Ready to get inspired for your job, internship, or career search? Each month we will spotlight an OSU student that has inspired us when it comes to their career development. Check out their success stories—besides inspiration, they also show that academic major does not have to restrict your goals and that there are many ways to define success.

Want to nominate an OSU student or alum for the Student/Alum Spotlight series? Or do you want to share your own success? Then please fill out this quick form and Career Services will contact the person nominated.

Name: Emily Berkey

Major: Sociology & Human Development & Family Sciences

Year in School: Senior

Industry: Music

The music industry can be challenging to get into. Tell us how you got started.
I took advantage of every opportunity that came my way. I began by doing hospitality for an artist at a concert, and took that opportunity to network and make connections beyond those that were already given to me. That night I was able to walk away with a video taped interview, an internship with a woman who does PR work, and a connection to the artist, whom I still keep in touch with.

 What did you do in your position?
I began, just like everyone else, at the bottom of the music industry totem pole. By being positive and staying true to myself, I have been able to make lasting connections. I quickly ascended from hospitality to interviewer, to now writing for a large magazine.
I am also the Director of Promotions at KBVR FM, and the host of Sunday Night Slow Jams. KBVR FM has been a great resource to get my voice out there and to network with others. I am able to help smaller, underground artists by playing them on my show, and have been able to utilize social networking sites to build my listener base.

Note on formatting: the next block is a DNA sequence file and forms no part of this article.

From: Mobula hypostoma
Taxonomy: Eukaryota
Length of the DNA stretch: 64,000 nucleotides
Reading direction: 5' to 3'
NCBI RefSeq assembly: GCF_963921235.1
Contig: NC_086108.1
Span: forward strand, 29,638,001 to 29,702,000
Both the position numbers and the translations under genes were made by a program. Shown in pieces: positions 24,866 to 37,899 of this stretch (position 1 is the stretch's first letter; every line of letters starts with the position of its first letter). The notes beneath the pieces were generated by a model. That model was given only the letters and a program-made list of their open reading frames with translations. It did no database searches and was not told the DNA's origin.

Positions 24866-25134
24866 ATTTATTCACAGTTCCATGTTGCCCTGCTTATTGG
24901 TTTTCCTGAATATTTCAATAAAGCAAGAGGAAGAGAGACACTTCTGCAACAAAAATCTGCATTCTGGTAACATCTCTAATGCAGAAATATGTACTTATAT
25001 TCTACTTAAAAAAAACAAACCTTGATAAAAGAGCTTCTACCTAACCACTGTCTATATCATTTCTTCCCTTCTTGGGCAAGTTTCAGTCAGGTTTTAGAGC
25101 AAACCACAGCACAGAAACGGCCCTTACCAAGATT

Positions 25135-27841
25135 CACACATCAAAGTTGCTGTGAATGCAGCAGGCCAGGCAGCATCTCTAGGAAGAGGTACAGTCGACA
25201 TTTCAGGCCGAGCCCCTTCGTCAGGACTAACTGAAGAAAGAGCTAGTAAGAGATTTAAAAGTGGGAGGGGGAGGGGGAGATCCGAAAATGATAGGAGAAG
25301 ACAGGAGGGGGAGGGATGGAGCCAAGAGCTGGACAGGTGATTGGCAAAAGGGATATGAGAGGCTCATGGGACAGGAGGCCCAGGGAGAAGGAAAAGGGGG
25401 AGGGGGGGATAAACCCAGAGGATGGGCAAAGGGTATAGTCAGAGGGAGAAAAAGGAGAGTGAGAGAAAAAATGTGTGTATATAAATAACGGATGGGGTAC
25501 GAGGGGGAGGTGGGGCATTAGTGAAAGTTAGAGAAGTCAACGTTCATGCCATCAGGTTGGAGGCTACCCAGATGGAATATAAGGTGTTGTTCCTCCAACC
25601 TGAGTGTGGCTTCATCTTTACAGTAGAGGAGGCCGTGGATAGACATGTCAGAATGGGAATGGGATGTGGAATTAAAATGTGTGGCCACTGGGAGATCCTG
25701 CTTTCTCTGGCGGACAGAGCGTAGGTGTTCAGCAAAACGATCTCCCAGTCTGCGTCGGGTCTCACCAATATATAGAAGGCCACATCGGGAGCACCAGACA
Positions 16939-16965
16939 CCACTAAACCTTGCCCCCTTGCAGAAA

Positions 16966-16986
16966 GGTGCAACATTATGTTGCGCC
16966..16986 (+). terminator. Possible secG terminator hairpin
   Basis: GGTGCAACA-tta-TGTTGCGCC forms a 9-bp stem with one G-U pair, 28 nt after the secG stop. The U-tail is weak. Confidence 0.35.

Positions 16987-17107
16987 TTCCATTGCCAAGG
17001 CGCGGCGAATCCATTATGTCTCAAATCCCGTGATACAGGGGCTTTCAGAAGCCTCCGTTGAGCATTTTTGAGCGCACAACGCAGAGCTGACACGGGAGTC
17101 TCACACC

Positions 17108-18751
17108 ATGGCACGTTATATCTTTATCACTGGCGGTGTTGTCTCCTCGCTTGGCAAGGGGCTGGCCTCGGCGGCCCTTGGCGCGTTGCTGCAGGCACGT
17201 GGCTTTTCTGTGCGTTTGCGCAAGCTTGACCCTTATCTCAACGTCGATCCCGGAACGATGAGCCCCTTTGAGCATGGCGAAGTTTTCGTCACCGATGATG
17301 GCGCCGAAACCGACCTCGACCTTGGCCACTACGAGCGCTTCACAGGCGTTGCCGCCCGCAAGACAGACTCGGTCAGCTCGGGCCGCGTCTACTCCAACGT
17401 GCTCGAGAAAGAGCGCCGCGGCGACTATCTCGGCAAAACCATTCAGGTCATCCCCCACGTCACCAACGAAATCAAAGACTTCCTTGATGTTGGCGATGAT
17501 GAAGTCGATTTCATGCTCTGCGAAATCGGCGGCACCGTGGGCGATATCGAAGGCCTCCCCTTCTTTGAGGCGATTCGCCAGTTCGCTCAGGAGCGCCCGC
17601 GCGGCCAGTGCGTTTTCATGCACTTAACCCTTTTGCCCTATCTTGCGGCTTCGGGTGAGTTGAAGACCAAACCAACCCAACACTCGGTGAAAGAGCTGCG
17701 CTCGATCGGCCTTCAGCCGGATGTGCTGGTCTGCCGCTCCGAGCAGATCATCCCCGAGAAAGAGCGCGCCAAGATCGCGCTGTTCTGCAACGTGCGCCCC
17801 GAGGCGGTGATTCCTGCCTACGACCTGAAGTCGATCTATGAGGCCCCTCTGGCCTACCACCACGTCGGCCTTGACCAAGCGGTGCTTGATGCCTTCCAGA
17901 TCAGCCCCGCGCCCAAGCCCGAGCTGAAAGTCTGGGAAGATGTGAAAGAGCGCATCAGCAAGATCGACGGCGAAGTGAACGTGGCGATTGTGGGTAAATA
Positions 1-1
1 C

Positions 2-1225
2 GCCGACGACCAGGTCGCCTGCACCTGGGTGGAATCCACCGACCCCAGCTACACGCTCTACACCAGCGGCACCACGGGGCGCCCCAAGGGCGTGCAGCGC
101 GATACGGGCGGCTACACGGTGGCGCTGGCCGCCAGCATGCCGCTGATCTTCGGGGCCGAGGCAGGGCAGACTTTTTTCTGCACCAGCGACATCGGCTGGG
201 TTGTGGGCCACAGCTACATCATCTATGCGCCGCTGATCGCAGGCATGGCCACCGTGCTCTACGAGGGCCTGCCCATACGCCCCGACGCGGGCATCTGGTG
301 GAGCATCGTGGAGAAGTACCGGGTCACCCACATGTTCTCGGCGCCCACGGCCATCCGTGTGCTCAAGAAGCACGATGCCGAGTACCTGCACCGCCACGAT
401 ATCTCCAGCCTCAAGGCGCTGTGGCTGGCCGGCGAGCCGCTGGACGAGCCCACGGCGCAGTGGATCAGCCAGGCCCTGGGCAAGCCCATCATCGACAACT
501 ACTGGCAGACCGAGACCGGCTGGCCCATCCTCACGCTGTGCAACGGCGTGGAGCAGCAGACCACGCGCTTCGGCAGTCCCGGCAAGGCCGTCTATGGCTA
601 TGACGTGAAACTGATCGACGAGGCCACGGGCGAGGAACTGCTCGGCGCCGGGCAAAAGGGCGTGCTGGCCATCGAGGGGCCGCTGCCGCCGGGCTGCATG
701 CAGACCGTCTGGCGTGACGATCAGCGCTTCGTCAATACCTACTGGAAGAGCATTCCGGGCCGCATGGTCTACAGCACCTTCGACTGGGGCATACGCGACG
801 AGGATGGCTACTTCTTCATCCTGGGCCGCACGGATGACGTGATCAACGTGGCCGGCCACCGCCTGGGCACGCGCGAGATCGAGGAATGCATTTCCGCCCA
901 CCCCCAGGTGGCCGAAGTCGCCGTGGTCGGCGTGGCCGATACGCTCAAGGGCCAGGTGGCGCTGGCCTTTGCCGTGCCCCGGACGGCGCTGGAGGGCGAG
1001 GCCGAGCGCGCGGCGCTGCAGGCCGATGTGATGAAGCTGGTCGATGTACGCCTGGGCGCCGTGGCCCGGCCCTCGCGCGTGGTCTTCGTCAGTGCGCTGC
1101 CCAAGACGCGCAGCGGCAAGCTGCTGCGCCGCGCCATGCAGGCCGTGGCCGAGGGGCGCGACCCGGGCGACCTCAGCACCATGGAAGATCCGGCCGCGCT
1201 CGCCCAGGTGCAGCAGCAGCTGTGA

What advice do you have for others who are preparing for their job search or career?
I would advise others to follow their passion and to never stop dreaming. If you have a passion and an idea of what you want to do, pursue it. It’s amazing how far positive thinking will get you. I would also encourage people to not be discouraged and to welcome criticism, and even ask for it! I believe it’s really important to never stop learning, so welcome knowledge from others but receive it with a critical ear.

Did Career Services assist you anyway? If so, how?
I met with career counselor, Marian Moore, for the first time in February of 2012. I told her where I was and where I wanted to be. She calmly looked at me and basically said, “ok, let’s do this!”. Marian truly believed in me and quickly became one of my greatest cheerleaders. She legitimized my desire to work in an industry that would be challenging and a test of my wits and character. Marian believed in me when many others didn’t, and helped me to organize my thoughts and goals in order to pursue my dream in a practical, non-overwhelming way. Before I knew it, I was checking things off of my goal list and seeing amazing progress. Thank you, Marian!!